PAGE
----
How to Quickly Add Emojis to Your Email Subject Line 🎉

emoji keyboard shortcut

We recently held an AWeber customer workshop in Orlando, Florida. While we were there, one of the most frequently asked questions we received wasn’t about deliverability or what to write in your emails or the most popular integrations.

Nope. It had to do with emojis. Or, more specifically, “How do you add an emoji to an email subject line?”

Luckily, we had an easy answer: There’s a super quick keyboard shortcut that allows you to add your favorite teeny-tiny hearts 💚, smiley faces 😆, and clapping hands 👏🏽 to your subject lines (or even inside your email copy). Follow the steps below to try it on your Mac or PC.

How to add emojis to an email subject line on a Mac

Keyboard shortcut: CTRL + CMD + Space

emoji keyboard shortcut for mac

  • Step 1: Open your email draft inside your AWeber account.
  • Step 2: Place your cursor where you’d like the emoji to appear in your subject line.
  • Step 3: Hit the three buttons of the keyboard shortcut (Control + Command + Space bar) down at once. An emoji window will pop up.
  • Step 4: Click on an emoji to insert it into your subject line.

(Don’t have an AWeber account yet? Sign up today to build your list, create an email, and analyze your results! Your first 30 days are completely free.)

emoji keyboard shortcut

How to add emojis to an email subject line on a PC

*Keyboard shortcut: Win + . or Win + ;

emoji keyboard shortcut for PC

  • Step 1: Open your email draft inside your AWeber account.
  • Step 2: Place your cursor where you’d like the emoji to appear in your subject line.
  • Step 3: Hit the two buttons of the keyboard shortcut (Windows key + . (period) or Windows key + ; (semicolon)) down at once. An emoji window will pop up.
  • Step 4: Click on an emoji to insert it into your subject line.

*This shortcut is available on Windows 10. (Window 10’s touch keyboard also has a built-in emoji keyboard. Just hit the smiley face to the left of the space bar to activate it.)

Pro tips for using the emoji keyboard

  • The emojis you’ve used most recently will be stored at the top of the window.
  • Scroll through the emoji categories along the bottom of the window. (Categories: smileys and people, animals and nature, food and drink, activity, travel and places, objects, symbols, flags, and symbols.)
  • Use the magnifying glass to easily search for emojis instead of scrolling through them all.
  • In Windows, you can change the skin tone in the upper righthand corner in the “people” emoji category. It looks like a square patch.
  • On a Mac, you can change the skin tone in the “people” emoji category by clicking on an emoji. A small bar will appear with multiple options.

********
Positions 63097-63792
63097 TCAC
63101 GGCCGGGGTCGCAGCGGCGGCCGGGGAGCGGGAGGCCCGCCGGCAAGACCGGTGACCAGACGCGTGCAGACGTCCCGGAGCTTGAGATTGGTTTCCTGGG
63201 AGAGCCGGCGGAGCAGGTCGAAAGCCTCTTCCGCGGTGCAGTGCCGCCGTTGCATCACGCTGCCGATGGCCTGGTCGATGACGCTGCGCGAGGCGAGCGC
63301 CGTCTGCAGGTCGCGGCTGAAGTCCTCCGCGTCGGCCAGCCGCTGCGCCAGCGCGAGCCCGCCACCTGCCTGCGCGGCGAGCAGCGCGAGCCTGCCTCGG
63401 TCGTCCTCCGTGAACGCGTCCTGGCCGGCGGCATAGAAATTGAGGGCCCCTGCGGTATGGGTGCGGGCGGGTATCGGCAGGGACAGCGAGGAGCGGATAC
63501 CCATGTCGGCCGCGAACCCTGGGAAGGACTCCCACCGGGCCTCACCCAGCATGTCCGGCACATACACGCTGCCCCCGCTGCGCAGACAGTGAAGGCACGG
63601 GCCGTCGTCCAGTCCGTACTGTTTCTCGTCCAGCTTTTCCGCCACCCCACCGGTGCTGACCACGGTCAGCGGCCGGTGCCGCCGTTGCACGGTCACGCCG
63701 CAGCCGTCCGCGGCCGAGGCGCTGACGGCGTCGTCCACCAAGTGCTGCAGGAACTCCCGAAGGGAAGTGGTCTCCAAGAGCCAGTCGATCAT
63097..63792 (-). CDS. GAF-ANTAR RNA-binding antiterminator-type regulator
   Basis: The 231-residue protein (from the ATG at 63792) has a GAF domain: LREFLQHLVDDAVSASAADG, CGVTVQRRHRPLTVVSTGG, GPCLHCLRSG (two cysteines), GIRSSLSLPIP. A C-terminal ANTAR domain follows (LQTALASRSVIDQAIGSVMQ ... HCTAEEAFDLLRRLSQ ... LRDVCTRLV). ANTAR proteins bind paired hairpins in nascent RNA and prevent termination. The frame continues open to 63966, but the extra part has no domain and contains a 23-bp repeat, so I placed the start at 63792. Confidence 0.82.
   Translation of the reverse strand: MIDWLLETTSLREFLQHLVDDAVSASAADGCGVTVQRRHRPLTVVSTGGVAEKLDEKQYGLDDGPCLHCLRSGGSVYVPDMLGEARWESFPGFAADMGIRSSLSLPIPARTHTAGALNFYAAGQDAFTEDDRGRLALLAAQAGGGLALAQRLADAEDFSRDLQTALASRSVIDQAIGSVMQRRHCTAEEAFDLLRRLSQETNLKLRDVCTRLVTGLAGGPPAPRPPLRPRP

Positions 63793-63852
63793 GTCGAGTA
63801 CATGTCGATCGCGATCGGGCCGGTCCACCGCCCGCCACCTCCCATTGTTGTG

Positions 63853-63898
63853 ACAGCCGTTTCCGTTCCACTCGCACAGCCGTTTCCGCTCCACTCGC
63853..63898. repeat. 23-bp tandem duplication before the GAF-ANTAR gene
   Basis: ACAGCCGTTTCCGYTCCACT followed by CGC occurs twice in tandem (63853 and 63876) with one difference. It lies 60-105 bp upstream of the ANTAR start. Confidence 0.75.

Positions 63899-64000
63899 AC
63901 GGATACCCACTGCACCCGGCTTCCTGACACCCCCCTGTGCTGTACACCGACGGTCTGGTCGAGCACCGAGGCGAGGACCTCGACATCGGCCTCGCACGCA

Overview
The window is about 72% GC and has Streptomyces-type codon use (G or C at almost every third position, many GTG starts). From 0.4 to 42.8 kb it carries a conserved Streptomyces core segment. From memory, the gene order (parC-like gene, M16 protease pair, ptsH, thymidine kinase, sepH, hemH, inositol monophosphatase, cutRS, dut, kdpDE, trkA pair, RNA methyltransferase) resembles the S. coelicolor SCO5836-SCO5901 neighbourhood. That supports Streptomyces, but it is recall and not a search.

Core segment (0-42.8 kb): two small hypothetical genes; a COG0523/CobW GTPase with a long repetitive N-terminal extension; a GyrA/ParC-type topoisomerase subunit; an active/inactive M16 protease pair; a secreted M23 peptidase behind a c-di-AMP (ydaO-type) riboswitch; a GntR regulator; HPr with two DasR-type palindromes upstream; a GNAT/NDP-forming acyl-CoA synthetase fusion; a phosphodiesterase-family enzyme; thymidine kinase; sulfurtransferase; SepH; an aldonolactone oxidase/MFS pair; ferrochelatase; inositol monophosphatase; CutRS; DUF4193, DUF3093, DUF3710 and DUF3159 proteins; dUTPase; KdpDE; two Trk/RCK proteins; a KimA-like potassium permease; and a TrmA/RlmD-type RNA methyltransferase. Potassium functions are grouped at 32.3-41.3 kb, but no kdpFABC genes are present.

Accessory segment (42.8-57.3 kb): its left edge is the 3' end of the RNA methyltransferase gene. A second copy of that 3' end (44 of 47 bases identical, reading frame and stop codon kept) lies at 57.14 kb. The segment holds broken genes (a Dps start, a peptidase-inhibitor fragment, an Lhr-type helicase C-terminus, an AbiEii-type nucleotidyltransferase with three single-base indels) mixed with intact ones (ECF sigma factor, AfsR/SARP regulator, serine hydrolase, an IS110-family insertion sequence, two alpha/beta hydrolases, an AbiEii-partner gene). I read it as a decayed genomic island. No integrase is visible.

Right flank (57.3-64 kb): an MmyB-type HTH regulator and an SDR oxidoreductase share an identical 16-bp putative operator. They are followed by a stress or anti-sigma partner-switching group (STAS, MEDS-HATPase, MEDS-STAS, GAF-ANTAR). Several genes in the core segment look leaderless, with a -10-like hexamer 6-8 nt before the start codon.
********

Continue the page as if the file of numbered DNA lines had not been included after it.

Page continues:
• Enter as many emojis as you’d like into your subject line. Once you are done, you can close the pop up window by hitting the Esc key, or pressing the “X” at the top left corner on a Mac and the “X” at the top right corner on a PC.

Should you use emojis in your email subject lines?

We wanted to find out. That’s why we recently analyzed 1,000 emails from 100 of today’s top marketers. The result: 6.9% of subject lines included emojis.

While that’s a small percentage, using emojis could increase your open rates, according to Mark Asquith, marketing expert and founder of Rebel Base Media. (Asquith was also one of the 100 top marketers whose emails we included in our research.)

“A well-placed smiley, timer, or contextual emoji used alongside a well-thought-out subject line will really make your message stand out within someone’s already very busy inbox,” said Asquith, who frequently uses emojis in his own subject lines.

Emoji in subject line

When it comes to your own subject lines, our advice is to test, test, test.

Set up an A/B test of two emails — one that uses an emoji in the subject line, and one that doesn’t — and see which version your subscribers prefers. This can help you optimize your open rates in the future.

Related: Why You Need to Split Test Your Emails

AWeber lets you A/B test more than just subject lines, too. Our testing tools allows you to test almost everything, like send times, copy, templates, buttons, images, and more! Try a free 30-day trial of AWeber and you can start split testing today!

The post How to Quickly Add Emojis to Your Email Subject Line 🎉 appeared first on Email Marketing Tips.

How to Brand Your Business in 6 Steps

What company immediately pops into your mind when you see this image?

Coca-Cola. And that’s thanks to great branding. Even if Coca-Cola doesn’t show their logo in an advertisement, you still know it’s them. And you associate certain feelings and emotions with their branding.